An interview with Jim Webster.

Tsarina book cover

Today I’m interviewing Jim Webster, author of Justice 4.1.

Q. Welcome, Jim. Let me start by asking you to tell us a bit about your book.
A. People have described it as ‘space opera’ or a detective story set in space. A journalist is shot down in a backward area of Tsarina, and the Hero, Haldar Drom, has to investigate. This investigation leads him to uncover other crimes, a feud between a senior member of the governor’s family and a major crime lord and Haldar’s job is to sort things out. In case that sounds unnecessarily pompous one reviewer said the book had “The right blend of blood, bullets, imagination and creativity.”
Q. How long did it take you to complete Justice 4?
A. To write it, less than six months, but the process of editing and then fitting it into a publishing timetable takes much longer.
Q. Do you write in one particular genre, or many?
A. I’ve written a lot of fantasy, I’m currently writing Sci-Fi. I also write articles on topics as disparate as livestock nutrition and the change in the relative price of wheat over the last two and a half thousand years. I’ve even written a short story which is going to be published in an anthology of Romantic short stories that Safkhet have lined up for some time soon. A friend of mine who read it commented “It’s romance Jim, but not as we know it.”
Q. Is this your first published work?
A. No, I published the fantasy novel ‘Swords for a Dead Lady’ back in 2011.
Q. How long did it take you to become a published author?
A. It’s a difficult question. I have been a freelance journalist for many years, over thirty I suppose, and occasionally it occurred to me that I perhaps should write a book. However I didn’t do anything about it. It was probably about 2011 that a number of things came together and I had the time, the experience, the writing skill built up over years of practice, and the opportunity.
Q. What inspires you to write? For example, music, other books, TV/Films?
A. Another good question. I know that one book was inspired by a song and a short video which brought back a whole wave of memories of an era. But I think most of my writing is inspired by people, places and the stories I’ve been told in the past. I don’t watch TV any more, haven’t done for years, and because I don’t want to end up stealing other people’s ideas, or even worse, inadvertently copying other people’s writing style I read more non-fiction than fiction.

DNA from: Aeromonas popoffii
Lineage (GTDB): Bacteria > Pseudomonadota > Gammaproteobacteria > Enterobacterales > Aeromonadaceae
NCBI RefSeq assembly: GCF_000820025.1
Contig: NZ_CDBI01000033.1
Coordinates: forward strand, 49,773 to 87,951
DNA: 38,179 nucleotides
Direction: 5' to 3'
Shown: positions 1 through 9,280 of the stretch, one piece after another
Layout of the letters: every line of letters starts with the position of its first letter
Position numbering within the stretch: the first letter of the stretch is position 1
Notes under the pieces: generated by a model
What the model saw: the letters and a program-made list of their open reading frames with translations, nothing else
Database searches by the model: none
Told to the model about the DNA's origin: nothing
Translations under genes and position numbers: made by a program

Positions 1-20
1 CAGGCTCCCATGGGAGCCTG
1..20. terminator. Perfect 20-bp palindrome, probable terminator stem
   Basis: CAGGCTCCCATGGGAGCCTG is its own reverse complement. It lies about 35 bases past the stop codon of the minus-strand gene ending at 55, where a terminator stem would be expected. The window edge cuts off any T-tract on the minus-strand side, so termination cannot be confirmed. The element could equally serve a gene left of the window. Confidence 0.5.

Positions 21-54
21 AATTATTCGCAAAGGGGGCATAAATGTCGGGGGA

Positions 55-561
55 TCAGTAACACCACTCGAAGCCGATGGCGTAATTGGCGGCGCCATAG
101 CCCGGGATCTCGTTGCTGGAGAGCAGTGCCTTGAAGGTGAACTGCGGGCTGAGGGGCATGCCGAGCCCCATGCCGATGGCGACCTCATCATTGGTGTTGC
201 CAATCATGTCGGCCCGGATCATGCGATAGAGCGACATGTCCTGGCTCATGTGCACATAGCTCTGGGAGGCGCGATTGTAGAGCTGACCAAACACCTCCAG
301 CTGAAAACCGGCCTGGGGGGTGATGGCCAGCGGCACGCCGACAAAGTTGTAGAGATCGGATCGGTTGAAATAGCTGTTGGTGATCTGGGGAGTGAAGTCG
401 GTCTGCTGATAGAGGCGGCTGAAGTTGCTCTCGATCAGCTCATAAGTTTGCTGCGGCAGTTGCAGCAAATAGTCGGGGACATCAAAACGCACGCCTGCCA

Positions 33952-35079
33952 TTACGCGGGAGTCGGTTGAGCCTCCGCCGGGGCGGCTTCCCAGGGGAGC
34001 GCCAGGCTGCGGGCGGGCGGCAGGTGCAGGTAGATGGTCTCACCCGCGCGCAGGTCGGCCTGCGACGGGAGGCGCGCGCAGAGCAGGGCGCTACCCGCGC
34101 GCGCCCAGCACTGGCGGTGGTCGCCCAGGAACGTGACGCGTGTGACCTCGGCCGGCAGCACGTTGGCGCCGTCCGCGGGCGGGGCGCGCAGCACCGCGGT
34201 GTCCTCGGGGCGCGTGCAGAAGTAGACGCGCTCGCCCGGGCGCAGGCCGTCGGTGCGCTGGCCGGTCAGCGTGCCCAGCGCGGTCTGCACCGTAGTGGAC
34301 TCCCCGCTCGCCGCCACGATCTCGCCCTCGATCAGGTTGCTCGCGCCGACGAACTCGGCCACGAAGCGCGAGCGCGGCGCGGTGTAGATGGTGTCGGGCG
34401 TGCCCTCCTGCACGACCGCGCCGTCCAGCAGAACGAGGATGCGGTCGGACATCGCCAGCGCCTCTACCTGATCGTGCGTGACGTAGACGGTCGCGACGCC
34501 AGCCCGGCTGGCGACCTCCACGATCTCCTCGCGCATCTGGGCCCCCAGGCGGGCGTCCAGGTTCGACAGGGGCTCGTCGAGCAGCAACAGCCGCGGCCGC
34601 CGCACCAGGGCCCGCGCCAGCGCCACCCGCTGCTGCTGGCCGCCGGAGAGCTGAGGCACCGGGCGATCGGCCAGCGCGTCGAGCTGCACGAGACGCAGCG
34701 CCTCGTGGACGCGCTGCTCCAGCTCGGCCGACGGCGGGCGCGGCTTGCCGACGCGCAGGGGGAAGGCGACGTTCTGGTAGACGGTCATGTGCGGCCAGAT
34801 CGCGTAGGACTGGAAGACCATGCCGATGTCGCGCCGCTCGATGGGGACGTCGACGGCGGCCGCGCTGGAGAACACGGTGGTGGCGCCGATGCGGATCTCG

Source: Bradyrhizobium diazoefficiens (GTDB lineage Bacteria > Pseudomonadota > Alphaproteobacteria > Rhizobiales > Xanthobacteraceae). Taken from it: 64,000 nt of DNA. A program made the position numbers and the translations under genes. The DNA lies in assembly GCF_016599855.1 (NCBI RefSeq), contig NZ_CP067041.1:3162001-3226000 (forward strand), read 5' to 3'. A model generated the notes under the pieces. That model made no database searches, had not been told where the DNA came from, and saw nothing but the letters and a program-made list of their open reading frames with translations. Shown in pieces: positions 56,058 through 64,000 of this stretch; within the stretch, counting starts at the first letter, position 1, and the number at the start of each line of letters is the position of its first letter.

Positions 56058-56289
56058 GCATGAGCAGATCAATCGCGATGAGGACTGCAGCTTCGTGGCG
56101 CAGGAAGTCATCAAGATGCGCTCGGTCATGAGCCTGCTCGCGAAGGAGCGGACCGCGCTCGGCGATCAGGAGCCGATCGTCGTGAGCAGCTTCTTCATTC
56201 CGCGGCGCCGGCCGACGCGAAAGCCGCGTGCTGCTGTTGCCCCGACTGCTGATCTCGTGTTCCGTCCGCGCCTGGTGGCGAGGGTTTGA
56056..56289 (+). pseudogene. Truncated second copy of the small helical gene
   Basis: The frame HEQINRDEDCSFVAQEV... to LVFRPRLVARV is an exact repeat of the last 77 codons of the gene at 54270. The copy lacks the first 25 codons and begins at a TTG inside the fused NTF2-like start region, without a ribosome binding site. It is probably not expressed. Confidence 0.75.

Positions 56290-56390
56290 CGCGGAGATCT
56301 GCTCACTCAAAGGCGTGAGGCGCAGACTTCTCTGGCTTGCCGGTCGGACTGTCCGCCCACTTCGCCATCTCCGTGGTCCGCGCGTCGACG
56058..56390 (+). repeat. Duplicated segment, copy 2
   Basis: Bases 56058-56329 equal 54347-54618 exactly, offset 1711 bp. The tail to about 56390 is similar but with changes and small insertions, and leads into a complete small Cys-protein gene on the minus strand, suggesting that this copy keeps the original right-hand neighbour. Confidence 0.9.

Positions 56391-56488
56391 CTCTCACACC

Q. How disciplined are you about writing? Do you write a set amount of hours per day, or just when the muse takes you?
A. To an extent writing pays the bills. Therefore I am used to deadlines. I was once asked what the best excuse for missing a deadline was. There is no excuse for missing a deadline. It’s unprofessional and piles unnecessary stress on somebody else. Writing the novels I tend to fit in around other work. I have been known to set myself a target of a thousand words a day because I want to get things moving. I find that once I sit down and write, it gets easier and easier for me to write.
Q. Who would you say is your favourite author and why?
A. Jack Vance. I love not merely the style of his stories but also the way he creates worlds of such interest, intricacy and depth with a few strokes of a pen.
Q. How do you advertise your work? By that I mean do you utilise social media, or do you pay for advertising? If the first, how useful do you find it?
A. I don’t pay for advertising. I’ve got a Facebook page for me and another for Tsarina.
I’m also reasonably active on Goodreads and I have a blog where I tend not to talk about writing all that much.
I’ll also send review copies out to newspapers, magazines, as well as those who blog about books. I think social media is important, but I think that a writer has to interact with the real world.
Having a physical book is important, newspapers and local radio stations take you more seriously. Also when people discover you’re a writer, they’ll often want to buy a signed copy off you; other than scrawling over their kindle in lipstick, that’s only really possible with a paperback.
I’ve come round to thinking that ‘word of mouth’ is genuinely the best advertising, but word of mouth happens on social media as well as out there in the real world.
Q. Finally, what one piece of advice would you offer newcomers to the craft of writing?
A. I’m glad you called it a craft. It is a craft and the more you do it, the better you get.

Well, it just remains for me to thank Jim for his time, and wish him all the best for the future.

Copy of Jim compressed

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3 Responses to “An interview with Jim Webster.”

  1. Another terrific interview Kate! Well done guys! 😀


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